We will be administering Tranexamic Acid in patient with ruptured aortic aneurysms to determine if this has an effect on primary outcome measures as significant bleeding, blood transfusion requirements.
Drug: Tranexamic Acid administration
Other Name: Cyklokarpon

  Eligibility

Ages Eligible for Study:   18 Years and older
Genders Eligible for Study:   Both
Accepts Healthy Volunteers:   No
Criteria

Inclusion Criteria:

  • any patient with a ruptured aortic aneurysm, regardless of sex, age, ethnicity who may or may not be on anticoagulant or anti-platelet medications for comorbid conditions.

Exclusion Criteria:

  • pregnancy
  • hypersensitivity to Tranexamic Acid (TXA)
  • acquired defective colour vision
  • active intravascular clotting or disseminated intravascular clotting (DIC)
  • subarachnoid hemorrhage
  • thromboembolic disease
  • age < 18 years of age
  • known clotting disorder
  • patients receiving thrombin
  Contacts and Locations
Choosing to participate in a study is an important personal decision. Talk with your doctor and family members or friends about deciding to join a study. To learn more about this study, you or your doctor may contact the study research staff using the Contacts provided below. For general information, see Learn About Clinical Studies.

Please refer to this study by its ClinicalTrials.gov identifier: NCT02125890

Contacts
Contact: Jagadish Rao, BSc, MSc, MD, FRCSC 306-766-6925 Jagadish.Rao@rqhealth.ca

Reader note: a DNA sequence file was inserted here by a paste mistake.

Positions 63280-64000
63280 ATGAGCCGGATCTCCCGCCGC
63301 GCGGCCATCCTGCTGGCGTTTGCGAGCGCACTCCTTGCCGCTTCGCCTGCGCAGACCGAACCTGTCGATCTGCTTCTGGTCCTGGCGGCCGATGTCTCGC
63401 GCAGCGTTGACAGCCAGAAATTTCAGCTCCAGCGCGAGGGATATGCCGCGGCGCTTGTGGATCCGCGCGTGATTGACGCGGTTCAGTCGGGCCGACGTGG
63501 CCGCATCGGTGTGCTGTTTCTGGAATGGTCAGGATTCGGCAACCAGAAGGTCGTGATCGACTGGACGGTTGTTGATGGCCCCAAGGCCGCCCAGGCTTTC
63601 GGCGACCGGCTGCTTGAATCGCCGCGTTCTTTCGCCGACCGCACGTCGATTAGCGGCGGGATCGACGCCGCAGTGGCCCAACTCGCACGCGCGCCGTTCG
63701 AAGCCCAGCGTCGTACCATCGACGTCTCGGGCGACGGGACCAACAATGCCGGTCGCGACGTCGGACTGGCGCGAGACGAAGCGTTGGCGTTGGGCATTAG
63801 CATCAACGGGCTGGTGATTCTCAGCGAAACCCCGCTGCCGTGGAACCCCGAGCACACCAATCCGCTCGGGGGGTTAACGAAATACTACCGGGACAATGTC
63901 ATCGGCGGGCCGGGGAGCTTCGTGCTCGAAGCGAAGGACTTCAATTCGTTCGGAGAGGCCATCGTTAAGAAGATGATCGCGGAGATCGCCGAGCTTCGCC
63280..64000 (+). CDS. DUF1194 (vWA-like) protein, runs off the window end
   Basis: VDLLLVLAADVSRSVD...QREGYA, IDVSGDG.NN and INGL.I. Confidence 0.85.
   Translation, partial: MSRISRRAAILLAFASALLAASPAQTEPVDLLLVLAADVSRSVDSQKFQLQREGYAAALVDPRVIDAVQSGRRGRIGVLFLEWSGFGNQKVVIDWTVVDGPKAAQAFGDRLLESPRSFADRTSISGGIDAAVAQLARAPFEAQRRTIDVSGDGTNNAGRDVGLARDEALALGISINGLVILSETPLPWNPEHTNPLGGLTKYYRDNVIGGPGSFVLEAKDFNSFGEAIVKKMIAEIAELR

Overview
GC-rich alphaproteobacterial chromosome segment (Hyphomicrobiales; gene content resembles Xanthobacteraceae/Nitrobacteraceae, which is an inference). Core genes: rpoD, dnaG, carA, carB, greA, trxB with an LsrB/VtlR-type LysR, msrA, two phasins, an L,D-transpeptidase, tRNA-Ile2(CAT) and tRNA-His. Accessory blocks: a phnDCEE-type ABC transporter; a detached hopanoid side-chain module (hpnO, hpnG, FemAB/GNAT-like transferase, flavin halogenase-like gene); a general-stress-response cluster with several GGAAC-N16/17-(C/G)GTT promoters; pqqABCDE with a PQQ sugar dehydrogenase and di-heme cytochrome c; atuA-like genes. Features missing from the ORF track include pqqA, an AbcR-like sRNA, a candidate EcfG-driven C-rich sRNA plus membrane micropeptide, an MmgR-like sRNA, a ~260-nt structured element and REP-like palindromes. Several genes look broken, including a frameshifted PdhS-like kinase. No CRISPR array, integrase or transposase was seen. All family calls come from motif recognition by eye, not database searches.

Contact: Jennifer St.Onge, PhD 306-766-5533 Jennifer.StOnge@rqhealth.ca

Locations
Canada, Saskatchewan
Jagadish Rao Recruiting
Regina, Saskatchewan, Canada, S4P-0W5
Contact: Jagadish Rao, MD FRCSC    306-766-6925    Jagadish.Rao@rqhealth.ca   
Sub-Investigator: Jennifer St.Onge, PhD         
Sponsors and Collaborators
Regina Qu'Appelle Health Region
Investigators
Principal Investigator: Jagadish Rao, MD, FRCSC RQ Health Region
  More Information

No publications provided

Responsible Party: Regina Qu'Appelle Health Region
ClinicalTrials.gov Identifier: NCT02125890     History of Changes
Other Study ID Numbers: REB-13-91
Study First Received: April 24, 2014
Last Updated: November 3, 2014
Health Authority: Canada: Health Canada

Additional relevant MeSH terms:
Aortic Aneurysm, Abdominal
Aneurysm
Aortic Aneurysm
Aortic Rupture
Aneurysm, Ruptured
Aortic Diseases
Cardiovascular Diseases
Rupture
Vascular Diseases
Wounds and Injuries
Tranexamic Acid
Antifibrinolytic Agents
Coagulants
Fibrin Modulating Agents
Hematologic Agents
Hemostatics
Molecular Mechanisms of Pharmacological Action
Pharmacologic Actions
Therapeutic Uses

ClinicalTrials.gov processed this record on November 25, 2014